Jamming at the Jamboree
If you work with Boy Scouts, it will come as no surprise that NASA has a strong connection with scouting. You'll see evidence of that link at the Boy Scouts of America's 2005 National Scout Jamboree, taking place July 25-Aug. 2. More than 40,000 scouts and leaders are expected to occupy more than 17,000 tents and 3,500 patrol kitchens at Fort A.P. Hill, just outside of Fredricksburg, Va. That's not counting the family members and general public -- numbering in the tens of thousands -- who will also visit the 10-day event.
Image to left: The official Boy Scout/NASA patch highlights cooperation between the two organizations. Credit: NASA
The Jamboree functions just like a city, complete with firefighters, police, stores, medics, food service, a U.S. Post Office and even a bus system. Recreational activities are everywhere -- scouts will have the opportunity to go swimming, diving, boating and rafting, rock and tower climbing, bicycling, and shooting at the archery and rifle ranges. The scouts also can participate in activities like buckskin games and a confidence course, as well as learn about or even earn Merit Badges. Program features reflect the spirit and skills of scouting, our national heritage, physical fitness and environmental conservation.
How does NASA fit into this action-packed week of scouting enrichment? Scouting encourages citizenship and leadership -- qualities possessed by many NASA employees, especially our astronauts. Approximately 64 percent of NASA astronauts were Boy Scouts and 11 of the 12 men who walked on the Moon were scouts. The Space Exploration Merit Badge was introduced by the Boy Scouts in 1965 and more than 289,000 scouts have earned one in the ensuing years! Many current NASA employees are scout leaders and plenty of them will be at the Jamboree.
Image to right: The Boy Scout/NASA postcard will allow Jamboree visitors to envision themselves exploring space. Credit: NASA
NASA's presence will be seen at the Jamboree where NASA astronauts, scientists, project managers and engineers will serve as staff. You may catch a glimpse of the specially designed NASA/Scouting patch and post cards. Visitors will also have a chance to see the NASA Exploration exhibit's interactive displays about exploring the Earth, the Moon, Mars and beyond, with models of the Mars Exploration Rover, the Cassini spacecraft and the Ares Mars plane. The exhibit also highlights NASA astronauts, scientists, engineers and managers with scouting backgrounds, and encourages students to consider a career in science, technology, engineering or mathematics -- perhaps even with NASA. In the "Vision for Space Exploration" trailer, a holographic video will give visitors a new look at the Moon and Mars.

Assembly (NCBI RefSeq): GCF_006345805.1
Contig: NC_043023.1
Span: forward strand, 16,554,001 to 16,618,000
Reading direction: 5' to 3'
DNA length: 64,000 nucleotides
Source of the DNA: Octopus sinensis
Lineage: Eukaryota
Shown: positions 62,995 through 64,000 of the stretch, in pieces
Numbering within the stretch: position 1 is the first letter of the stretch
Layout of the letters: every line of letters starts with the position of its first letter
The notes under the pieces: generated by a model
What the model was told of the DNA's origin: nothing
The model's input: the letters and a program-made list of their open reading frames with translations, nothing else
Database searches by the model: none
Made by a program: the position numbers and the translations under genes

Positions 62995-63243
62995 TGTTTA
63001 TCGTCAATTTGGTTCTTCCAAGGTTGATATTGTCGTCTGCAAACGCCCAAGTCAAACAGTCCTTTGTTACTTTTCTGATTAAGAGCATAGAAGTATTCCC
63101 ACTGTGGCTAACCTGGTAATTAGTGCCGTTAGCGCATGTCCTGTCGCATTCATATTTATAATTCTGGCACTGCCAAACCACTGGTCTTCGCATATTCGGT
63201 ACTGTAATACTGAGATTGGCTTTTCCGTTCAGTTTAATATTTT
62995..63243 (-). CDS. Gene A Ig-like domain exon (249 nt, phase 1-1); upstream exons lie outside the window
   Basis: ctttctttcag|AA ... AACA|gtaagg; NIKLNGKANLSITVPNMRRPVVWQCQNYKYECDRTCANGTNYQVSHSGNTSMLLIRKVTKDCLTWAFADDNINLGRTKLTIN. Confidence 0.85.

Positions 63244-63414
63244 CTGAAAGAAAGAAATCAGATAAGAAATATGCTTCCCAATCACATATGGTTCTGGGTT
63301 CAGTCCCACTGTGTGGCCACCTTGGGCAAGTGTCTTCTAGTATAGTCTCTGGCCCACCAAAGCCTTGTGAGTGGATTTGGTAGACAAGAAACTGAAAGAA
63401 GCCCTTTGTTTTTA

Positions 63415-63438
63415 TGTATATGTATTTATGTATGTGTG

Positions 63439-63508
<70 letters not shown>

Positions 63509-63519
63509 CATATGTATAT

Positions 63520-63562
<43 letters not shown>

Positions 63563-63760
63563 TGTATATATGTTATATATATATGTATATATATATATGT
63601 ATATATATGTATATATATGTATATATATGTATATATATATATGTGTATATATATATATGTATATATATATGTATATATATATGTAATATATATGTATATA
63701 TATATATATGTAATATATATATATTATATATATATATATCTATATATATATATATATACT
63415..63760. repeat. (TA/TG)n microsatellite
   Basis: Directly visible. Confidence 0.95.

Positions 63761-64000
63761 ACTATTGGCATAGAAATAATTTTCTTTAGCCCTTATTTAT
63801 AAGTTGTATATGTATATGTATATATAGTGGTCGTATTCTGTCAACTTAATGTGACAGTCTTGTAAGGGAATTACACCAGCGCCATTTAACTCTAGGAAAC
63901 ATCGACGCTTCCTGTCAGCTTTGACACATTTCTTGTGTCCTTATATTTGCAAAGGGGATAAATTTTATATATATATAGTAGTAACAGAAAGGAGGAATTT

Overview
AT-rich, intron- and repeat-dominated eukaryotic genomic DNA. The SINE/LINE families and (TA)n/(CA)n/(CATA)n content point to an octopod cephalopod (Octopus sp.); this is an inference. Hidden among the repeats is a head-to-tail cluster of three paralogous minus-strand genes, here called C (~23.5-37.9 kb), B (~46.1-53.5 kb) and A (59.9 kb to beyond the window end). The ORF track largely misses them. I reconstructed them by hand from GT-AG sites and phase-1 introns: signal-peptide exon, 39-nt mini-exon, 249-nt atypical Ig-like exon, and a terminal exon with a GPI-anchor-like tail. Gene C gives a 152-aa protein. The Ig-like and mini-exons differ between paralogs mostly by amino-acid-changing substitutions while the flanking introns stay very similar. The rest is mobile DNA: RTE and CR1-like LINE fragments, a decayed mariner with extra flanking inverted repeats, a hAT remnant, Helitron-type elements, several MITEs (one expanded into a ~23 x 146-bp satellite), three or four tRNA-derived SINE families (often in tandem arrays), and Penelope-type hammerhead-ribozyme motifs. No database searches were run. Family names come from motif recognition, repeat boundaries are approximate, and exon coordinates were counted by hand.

A more subtle NASA influence will be felt at the Jamboree subcamps. The 20 camping areas on the Jamboree site are named after great modern-day American explorers, including three with NASA-related backgrounds.
Rain or shine, the Jamboree will be jamming. The Fort A.P. Hill Army facility has served as the permanent site for the National Scout Jamboree since 1981. Jamborees usually take place every four years, but the next event will be put off one extra year. That way, the 2010 Jamboree will be able to celebrate an extra-special aspect of scouting: the 100th anniversary of Boy Scouts of America!
The Scouting Jamboree Web site
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Boy Scouts of America Web Site
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NASA and Scouting: A Strong Alliance
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Maggie Griffin/NASA Educational Technology Services